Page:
Blood shortage reaches critical levels in Mississippi

Mississippi Blood Shortage



By Taylor McKay Hathorn

In the United States, a scant four percent of the population donates blood, but someone needs blood every two seconds. Emily Robinson experienced that dire two-second window firsthand this past January, when her father, Clintonian Charles Corder, was diagnosed with acute leukemia. 

“My mom went with him to an appointment, and they said he needed a blood transfusion,” Robinson recalled. “The hospital didn’t have any blood, so they had to call around to find a place for him to get a transfusion.”

Corder’s predicament is not unique, as ill Americans across the country require blood transfusions for a whole host of reasons, though patients with Corder’s condition need weekly transfusions and often require treatment with platelets. 



“My mom is an RN, and, even as a nurse, she had no idea how many transfusions were necessary for just one leukemia patient,” Robinson reflected.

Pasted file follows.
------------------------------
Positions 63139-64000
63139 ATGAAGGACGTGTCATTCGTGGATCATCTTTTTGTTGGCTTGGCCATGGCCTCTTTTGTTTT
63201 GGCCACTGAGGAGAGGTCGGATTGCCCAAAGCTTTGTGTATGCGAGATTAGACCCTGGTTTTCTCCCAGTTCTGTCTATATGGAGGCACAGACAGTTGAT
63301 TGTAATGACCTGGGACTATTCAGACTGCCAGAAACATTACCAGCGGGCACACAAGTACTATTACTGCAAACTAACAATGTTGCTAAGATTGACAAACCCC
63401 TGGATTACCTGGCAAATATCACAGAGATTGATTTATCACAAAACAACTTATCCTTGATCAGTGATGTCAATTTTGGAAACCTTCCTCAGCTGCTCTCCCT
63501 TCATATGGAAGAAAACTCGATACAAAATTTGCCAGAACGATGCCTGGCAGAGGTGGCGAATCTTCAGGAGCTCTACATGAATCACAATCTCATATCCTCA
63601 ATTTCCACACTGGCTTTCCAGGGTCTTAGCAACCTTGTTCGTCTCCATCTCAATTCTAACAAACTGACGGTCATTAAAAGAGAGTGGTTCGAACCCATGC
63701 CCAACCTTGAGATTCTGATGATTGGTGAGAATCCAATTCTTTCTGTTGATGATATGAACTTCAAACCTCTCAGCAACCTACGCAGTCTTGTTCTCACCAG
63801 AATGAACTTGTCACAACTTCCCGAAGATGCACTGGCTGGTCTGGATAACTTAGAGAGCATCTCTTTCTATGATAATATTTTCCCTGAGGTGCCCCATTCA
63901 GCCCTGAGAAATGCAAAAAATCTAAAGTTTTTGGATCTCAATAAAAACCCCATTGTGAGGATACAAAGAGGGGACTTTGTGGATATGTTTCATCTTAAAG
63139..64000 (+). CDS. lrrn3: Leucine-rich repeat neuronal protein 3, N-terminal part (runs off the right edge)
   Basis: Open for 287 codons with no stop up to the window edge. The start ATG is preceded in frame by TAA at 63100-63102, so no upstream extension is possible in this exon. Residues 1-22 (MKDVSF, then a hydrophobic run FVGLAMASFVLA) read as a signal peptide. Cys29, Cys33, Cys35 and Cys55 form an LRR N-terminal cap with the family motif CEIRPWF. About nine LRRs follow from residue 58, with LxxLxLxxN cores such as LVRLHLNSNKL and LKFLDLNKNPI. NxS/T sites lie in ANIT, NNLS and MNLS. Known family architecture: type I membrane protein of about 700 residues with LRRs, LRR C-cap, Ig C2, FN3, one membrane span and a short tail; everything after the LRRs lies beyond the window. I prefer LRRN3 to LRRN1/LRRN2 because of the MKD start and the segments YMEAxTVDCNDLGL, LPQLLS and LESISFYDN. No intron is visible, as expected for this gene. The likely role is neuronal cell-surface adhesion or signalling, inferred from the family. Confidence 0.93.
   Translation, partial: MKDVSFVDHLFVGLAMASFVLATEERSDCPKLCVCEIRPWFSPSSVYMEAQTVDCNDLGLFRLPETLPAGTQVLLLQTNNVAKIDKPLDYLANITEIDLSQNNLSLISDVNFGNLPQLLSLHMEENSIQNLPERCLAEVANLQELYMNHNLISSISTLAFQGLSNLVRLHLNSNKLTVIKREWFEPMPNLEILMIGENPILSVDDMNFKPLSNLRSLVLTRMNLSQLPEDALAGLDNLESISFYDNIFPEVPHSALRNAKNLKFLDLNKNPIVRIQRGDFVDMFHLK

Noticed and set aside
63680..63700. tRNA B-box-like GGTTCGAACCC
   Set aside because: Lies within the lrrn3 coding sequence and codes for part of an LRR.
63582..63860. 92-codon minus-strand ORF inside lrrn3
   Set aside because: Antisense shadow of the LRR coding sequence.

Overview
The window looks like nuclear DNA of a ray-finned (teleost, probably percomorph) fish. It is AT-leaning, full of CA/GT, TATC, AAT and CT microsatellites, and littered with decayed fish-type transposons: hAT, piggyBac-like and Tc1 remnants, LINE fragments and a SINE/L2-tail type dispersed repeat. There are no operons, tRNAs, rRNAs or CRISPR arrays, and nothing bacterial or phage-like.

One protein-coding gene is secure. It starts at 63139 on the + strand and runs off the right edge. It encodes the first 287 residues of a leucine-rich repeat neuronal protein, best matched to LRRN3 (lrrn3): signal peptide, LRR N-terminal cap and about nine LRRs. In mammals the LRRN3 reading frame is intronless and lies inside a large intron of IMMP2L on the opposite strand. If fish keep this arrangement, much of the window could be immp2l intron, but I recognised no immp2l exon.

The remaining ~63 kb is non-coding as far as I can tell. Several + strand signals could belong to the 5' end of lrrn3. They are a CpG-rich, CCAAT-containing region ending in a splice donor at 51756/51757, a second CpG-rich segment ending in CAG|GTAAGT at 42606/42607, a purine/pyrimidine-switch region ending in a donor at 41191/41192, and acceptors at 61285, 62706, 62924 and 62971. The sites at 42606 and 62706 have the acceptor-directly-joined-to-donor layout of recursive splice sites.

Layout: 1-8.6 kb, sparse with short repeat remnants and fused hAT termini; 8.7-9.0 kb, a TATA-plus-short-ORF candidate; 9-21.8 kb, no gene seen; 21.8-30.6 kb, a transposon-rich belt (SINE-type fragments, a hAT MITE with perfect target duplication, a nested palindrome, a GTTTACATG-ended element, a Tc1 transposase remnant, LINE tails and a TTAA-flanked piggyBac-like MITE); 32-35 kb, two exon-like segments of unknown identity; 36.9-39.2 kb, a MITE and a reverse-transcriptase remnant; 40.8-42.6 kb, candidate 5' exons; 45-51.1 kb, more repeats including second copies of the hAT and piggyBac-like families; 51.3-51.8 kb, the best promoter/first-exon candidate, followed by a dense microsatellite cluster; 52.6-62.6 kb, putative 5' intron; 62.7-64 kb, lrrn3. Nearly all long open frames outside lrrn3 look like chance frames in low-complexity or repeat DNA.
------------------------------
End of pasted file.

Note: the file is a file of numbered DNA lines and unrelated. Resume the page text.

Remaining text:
This familial realization has inspired the Robinson and Corder families to campaign for their fellow Mississippians to donate blood. 

“We are just one of many families in Mississippi who are going through this,” Robinson said. “Blood donations are desperately needed throughout the state.”

The numbers bear this out, as half of the known blood types (B+, B-, O+ and O-) are at a status of “severe shortage,” while type A- is presently considered a “critical need.” Platelets, too, have reached the level of “severe shortage,” with Mississippi Blood Services going so far as to incentivize donors with Visa gift cards for giving blood and plasma at local drives or at their Flowood office.


RELATED: Blood drive will text for COVID-19 Antibodies


Gift cards are not the only bonus for blood donors, as officials with Mississippi Blood Services can inform contributors about the presence or absence of COVID antibodies in their blood. The CDC has stated that the presence of COVID antibodies in the blood indicates a temporary immunity to the illness, and monoclonal antibodies, which are derived from the duplication of white blood cells, have proven effective in treating the virus.

Mississippians who are willing and able to donate can check the Mississippi Blood Services website at for the location of daily blood drives or to set up an appointment at the permanent office in Flowood, and any donations made within the state will benefit patients like Corder, who once served as the copy editor of a Delta newspaper, the Greenwood Commonwealth. 

“He wrote the news, but he never thought he would be in it,” Robinson quipped.


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